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The Car and Truck Fleet and Leasing Management Magazine

Advice for Driving in Heavy Rain

April 25, 2016

VIDEO: Flood Cleanup in Houston

Last week’s flooding in the Houston area claimed the lives of at least eight drivers, leaving local leaders searching for better ways to improve barricade placement and to educate motorists about the dangers of driving on flooded roads.

Three of the fatalities occurred at the same Houston underpass.

AAA Mid-Atlantic offers the following advice for driving in heavy rains:

  • Heed the warnings of emergency officials and don’t attempt to drive on closed roads or into evacuated areas.
  • Turn on windshield wipers and headlights as soon as rain begins to fall. It's not just common sense; it's the law in numerous states.
  • Don’t attempt to cross any standing or moving water that looks more than a few inches deep. It doesn’t take much water to cause a car’s engine to stall and leave you stranded. Six inches of water on a road can cause drivers to lose control of their vehicles.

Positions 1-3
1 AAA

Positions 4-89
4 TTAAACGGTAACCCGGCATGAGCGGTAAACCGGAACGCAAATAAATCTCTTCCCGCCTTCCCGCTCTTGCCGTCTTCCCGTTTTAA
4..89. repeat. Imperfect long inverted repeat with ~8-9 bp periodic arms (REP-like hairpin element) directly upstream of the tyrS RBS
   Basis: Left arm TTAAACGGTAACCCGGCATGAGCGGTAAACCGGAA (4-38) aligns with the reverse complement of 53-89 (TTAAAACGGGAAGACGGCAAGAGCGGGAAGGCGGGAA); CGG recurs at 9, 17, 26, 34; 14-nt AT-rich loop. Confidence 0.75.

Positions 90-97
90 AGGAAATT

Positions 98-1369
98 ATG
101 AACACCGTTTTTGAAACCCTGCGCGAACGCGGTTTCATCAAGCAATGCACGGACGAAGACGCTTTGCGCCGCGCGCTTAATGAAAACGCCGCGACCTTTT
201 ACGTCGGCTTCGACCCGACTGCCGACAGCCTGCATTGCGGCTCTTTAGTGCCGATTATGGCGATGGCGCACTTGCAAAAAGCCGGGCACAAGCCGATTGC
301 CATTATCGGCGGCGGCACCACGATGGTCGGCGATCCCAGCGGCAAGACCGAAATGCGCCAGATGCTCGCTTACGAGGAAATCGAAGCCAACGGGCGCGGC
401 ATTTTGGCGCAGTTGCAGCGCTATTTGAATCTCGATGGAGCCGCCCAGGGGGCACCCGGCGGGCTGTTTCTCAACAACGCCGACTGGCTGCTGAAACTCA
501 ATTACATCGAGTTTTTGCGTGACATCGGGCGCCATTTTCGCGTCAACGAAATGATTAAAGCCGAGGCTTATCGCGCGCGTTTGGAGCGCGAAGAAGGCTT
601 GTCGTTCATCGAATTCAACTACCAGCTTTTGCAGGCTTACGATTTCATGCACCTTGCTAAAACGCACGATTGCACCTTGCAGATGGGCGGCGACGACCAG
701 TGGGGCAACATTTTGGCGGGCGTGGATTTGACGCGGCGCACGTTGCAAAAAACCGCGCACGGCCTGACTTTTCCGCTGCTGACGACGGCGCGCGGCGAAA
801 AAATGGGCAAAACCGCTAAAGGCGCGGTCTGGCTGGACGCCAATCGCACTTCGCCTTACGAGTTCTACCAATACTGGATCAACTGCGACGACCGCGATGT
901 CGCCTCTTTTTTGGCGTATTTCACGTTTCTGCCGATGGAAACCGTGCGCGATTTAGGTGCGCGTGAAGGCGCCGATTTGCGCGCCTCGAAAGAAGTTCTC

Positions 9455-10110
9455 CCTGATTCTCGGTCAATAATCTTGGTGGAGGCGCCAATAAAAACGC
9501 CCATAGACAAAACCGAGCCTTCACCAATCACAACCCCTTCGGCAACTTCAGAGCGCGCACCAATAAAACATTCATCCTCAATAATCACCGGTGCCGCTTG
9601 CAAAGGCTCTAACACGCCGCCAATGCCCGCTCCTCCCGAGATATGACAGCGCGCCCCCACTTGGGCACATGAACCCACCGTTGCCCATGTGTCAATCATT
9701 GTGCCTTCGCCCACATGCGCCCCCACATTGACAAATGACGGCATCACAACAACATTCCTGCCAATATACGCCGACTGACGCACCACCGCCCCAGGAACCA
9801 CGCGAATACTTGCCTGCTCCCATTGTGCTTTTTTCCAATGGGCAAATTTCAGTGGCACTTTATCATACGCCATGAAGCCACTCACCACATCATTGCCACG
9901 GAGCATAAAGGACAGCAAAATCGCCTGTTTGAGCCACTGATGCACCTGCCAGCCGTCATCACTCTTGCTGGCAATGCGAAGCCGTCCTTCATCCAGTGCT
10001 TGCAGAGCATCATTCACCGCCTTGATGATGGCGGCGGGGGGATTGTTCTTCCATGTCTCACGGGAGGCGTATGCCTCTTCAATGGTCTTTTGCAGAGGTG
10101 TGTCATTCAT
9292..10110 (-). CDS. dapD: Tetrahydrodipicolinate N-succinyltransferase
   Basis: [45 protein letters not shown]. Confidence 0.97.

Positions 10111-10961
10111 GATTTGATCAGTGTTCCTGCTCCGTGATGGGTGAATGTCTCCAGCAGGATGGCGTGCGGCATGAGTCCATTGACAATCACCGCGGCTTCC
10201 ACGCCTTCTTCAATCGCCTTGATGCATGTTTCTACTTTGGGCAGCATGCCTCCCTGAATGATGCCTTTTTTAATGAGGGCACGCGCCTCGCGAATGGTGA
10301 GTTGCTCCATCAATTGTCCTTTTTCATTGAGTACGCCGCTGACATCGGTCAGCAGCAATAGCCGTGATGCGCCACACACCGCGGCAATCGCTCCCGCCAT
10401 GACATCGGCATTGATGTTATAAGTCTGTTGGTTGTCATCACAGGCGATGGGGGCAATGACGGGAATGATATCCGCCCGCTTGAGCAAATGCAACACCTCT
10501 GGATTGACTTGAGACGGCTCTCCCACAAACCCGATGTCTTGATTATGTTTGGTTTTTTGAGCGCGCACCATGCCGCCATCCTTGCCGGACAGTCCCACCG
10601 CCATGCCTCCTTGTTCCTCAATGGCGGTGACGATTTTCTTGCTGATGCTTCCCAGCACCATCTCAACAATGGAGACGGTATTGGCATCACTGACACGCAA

• Try to avoid bridges and roads that are known to flood. If the roadway has been flooded, take a detour. Floodwaters can be deceptively strong. Nearly half of all people who die in flash floods are in cars and have underestimated the power of floodwaters or have not acted fast enough to escape.
  • Drivers of four-wheel drive vehicles must remember that they are not immune from hydroplaning on wet surfaces. SUVs are just as likely to lose traction as any other vehicle.
  • Slow down. Speed limits are set for ideal road conditions. Rain decreases visibility and increases stopping distances.
  • Increase following distances. Normal dry pavement following distances (2-3 seconds) should be increased to 8 seconds when driving on slippery surfaces.
  • Be a follower. Driving in the tracks of other vehicles can improve traction and help avoid hydroplaning.
  • If visibility is limited so driving feels unsafe, pull over and wait for the rain to let up. If possible, pull into a parking lot or onto a side street where it is safer. Be sure to put on your flashers and pull as far off the road as possible.
  • Be prepared. Carry a cell phone and make sure it is charged.

To view a video about the flood cleanup in Houston, click on the photo or link below the headline. 

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